A mouth-watering debut novel about self-discovery and shortbread…and a magical talent, both bitter and sweet.
After the unexpected death of her parents, shy and sheltered Ginny Selvaggio, a young woman with Asperger’s syndrome, seeks comfort in the kitchen, away from her well-meaning but interfering relatives and her domineering sister, Amanda. The methodical chopping, slicing, and stirring soothe her anxiety, and the rich aroma of ribollita, painstakingly recreated from her Italian grandmother’s handwritten recipe, calms her senses. But it also draws an unexpected visitor: the ghost of Nonna herself, bearing a cryptic warning in rough English, “Do no let her,” before vanishing like steam from a cooling dish.
Faced with grief and uncertainty, Ginny turns to her recipe collection, and in doing so, discovers that she has the power to call forth the ghost of any dead person whose dish she prepares. It’s a gift she is certain she cannot share with her pragmatic sister but that ultimately leads her to an unexpected friendship and the possibility of a new life.
The mystery deepens when Ginny finds a letter hidden behind a loose fireplace brick and a series of strange black and white photographs–evidence of a family secret she can’t untangle alone. As Amanda pushes her to sell the only home she’s ever known, Ginny decides that the key to her future lies within this provocative riddle from her parents’ past. But can she cook up a dish that will bring them back long enough to help her solve it?
For readers of Sarah Addison Allen’s Garden Spells and Jodi Picoult’s House Rules, Jael McHenry’s thoughtful debut is a delicious, insightful story that considers the question: What does it really mean to be normal?
What I thought
I thought this book was a wonderful surprise–what an excellent, underrated debut novel!
The Kitchen Daughter was one of those books that I couldn’t stop thinking about every time I put it down. For one, I really enjoyed McHenry’s writing style. It was engaging & easy to read, so this turned out to be a quick read. Not only that, but her descriptions of food were so evocative that, as cliche as it sounds, I got hungry every time I was reading. I admit I wasn’t always familiar with all of the ingredients & dishes mentioned, but as someone who loves food, I really loved all of the recipes & foodie talk.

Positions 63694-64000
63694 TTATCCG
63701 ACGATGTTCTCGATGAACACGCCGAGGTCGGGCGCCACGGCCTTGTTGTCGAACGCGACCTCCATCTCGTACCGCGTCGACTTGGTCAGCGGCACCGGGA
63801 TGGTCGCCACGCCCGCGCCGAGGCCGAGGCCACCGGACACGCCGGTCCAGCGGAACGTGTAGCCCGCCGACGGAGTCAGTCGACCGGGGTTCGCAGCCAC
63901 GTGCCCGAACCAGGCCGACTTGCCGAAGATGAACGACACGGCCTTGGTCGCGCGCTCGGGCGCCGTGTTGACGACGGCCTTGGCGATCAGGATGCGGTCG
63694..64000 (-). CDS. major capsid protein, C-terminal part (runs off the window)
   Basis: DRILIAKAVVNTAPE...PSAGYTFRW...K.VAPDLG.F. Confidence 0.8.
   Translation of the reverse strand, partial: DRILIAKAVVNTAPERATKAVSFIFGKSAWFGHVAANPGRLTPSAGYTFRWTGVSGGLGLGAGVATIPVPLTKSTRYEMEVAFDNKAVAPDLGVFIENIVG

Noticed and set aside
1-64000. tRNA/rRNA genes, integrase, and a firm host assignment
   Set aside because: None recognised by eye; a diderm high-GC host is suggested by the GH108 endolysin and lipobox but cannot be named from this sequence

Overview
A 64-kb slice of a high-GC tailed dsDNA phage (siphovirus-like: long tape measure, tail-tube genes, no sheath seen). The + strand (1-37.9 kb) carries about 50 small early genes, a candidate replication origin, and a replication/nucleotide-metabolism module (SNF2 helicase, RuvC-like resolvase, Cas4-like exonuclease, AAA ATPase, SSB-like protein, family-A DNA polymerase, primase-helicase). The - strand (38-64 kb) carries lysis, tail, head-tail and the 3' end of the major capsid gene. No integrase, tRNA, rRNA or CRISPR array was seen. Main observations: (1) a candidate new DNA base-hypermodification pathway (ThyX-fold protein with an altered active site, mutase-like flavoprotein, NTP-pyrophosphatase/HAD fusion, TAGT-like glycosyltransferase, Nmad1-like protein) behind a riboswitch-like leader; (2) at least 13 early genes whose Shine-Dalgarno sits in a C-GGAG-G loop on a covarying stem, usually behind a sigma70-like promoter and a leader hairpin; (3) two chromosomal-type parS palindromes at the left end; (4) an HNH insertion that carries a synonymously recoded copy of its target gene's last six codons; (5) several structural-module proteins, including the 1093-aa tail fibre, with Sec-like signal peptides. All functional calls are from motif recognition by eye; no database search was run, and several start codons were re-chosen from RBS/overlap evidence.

For me, I think my favorite part of this story was Ginny, hands down, and in particular, how uncomfortable her narrative made me feel. I should clarify. I mean that in the best way possible. As a reader, I think it’s very important to read perspectives that aren’t necessarily our own & I felt so uncomfortable because I realized how there are so many things I take for granted on a daily basis. It was so eye-opening for me to read a story from the perspective of someone with Asperger’s.
I’m also a huge fan of good character development, and I loved Ginny’s journey throughout this story. I loved the dichotomy of the opening & closing scenes and found that to be a very powerful representation of her growth.
Besides Ginny, I enjoyed reading about the family dynamics between her, Amanda, and their parents. Between revelations about their parents & learning to understand Amanda’s perspective, this book was a well-rounded look at families too.
Overall, this was a heartwarming yet poignant read perfect for a cozy night. With Just a dash of magical realism, a complex cast of characters, a protagonist you just can’t help but root for, and mouth-watering descriptions of food, this is one book you won’t want to miss! I’m bummed to see that Jael McHenry hasn’t written any books since this one, but she is an author I will definitely be following.